About Us

For people with disabilities and their families

About Us

For people with disabilities and their families

Resources

For people with disabilities and their families

The following resources can help you support our mission to link congregations, organizations, and individuals who wish to start or strengthen the inclusion and contributions of people with disabilities and their families in the faith communities of their choice. Use the plus signs to expand each menu item and find the information you need.

The Putting Faith to Work (PFTW) project empowers faith communities to support people with disabilities as they find and maintain employment aligned with their gifts, passions, and skills. The project's manual, titled "Putting Faith To Work: A Guide for Congregations and Communities," offers a step-by-step approach to support people with disabilities in finding meaningful employment aligned with their gifts, passions, and skills. The manual is available online for $10 in English and Spanish. View a flyer about the guide (PDF).

These presentation slides (PDF) provide information about the Central Texas Faith and Disability Network, an initiative that supports inclusion for people with disabilities in local faith communities.

TxDFN and the Texas A&M Center on Disability and Development put together this list of six things you could do now to increase accessibility for people with disabilities. Download a PDF version of the list.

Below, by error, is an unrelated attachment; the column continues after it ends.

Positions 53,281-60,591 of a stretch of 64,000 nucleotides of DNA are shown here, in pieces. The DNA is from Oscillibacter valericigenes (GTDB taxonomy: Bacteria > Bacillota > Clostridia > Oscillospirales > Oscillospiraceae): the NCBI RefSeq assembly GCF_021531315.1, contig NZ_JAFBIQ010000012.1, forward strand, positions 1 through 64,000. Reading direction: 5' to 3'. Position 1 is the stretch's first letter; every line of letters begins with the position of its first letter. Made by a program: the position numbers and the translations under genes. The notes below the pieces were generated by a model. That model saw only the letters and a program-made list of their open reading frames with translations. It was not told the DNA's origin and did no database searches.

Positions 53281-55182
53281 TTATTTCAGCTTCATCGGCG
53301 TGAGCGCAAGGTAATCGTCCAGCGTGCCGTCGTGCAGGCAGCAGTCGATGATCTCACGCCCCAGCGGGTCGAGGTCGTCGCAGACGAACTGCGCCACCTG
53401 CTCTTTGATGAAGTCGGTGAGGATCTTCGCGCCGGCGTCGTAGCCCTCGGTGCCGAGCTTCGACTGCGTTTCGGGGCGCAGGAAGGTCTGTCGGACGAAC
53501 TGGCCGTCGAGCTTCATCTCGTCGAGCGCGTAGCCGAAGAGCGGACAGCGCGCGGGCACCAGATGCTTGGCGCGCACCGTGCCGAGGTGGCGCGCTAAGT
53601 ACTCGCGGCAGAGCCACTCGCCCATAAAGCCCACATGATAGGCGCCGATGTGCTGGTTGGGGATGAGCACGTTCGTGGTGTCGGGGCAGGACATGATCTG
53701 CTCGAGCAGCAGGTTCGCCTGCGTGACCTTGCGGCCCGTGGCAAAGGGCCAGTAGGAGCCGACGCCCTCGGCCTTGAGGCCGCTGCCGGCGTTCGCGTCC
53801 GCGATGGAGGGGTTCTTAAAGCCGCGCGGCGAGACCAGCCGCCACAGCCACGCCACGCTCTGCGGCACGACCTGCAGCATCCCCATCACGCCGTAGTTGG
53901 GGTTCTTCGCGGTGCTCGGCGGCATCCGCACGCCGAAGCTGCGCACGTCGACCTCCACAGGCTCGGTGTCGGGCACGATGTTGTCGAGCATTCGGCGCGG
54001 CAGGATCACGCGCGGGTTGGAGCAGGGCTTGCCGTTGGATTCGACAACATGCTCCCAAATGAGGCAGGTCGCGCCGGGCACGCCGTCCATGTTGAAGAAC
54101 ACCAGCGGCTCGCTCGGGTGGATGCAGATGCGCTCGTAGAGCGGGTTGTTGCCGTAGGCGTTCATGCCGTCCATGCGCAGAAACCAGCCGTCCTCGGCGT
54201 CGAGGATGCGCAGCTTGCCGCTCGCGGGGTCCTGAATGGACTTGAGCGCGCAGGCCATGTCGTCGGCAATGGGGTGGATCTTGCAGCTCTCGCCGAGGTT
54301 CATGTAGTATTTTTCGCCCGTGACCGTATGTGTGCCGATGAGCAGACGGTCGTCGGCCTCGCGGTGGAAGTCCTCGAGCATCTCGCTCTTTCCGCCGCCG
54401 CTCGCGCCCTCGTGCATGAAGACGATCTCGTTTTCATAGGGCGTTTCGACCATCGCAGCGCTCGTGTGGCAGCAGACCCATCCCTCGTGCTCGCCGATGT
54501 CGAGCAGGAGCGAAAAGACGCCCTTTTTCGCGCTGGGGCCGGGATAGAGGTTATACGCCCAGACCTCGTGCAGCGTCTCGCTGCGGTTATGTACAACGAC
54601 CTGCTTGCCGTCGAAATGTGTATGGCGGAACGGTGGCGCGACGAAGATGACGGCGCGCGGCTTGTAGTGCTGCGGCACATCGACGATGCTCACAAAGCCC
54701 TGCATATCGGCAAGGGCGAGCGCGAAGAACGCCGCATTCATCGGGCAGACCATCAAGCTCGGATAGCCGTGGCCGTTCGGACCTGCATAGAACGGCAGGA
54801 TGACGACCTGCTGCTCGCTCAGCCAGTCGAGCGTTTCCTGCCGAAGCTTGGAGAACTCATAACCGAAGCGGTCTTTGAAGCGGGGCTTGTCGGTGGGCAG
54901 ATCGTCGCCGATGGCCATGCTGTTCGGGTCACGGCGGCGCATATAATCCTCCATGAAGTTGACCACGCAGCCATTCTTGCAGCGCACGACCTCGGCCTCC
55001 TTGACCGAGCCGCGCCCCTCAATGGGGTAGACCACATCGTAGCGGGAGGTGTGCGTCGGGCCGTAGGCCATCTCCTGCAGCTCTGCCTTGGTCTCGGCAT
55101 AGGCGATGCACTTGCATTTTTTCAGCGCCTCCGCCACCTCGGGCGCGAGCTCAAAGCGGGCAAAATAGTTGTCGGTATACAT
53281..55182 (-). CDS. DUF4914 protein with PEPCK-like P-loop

• Caption videos that you show in church or have on your website (captions help the elderly members of your church, those for whom English is a second language, and Deaf/hard of hearing members).
  • If you have a “special needs and/or disability” ministry or other initiatives related to accessibility, include them on your website. 
  • Make sure there is seating for individuals using a wheelchair in various parts of your sanctuary (not just in the front or back). 
  • Describe any images that you use in sermons/teachings so that those with visual disabilities know what others are seeing. 
  • Encourage discussions about mental health and acceptance. 
  • Assume that there will be people with disabilities at your services. Brainstorm ways that you can be more inclusive.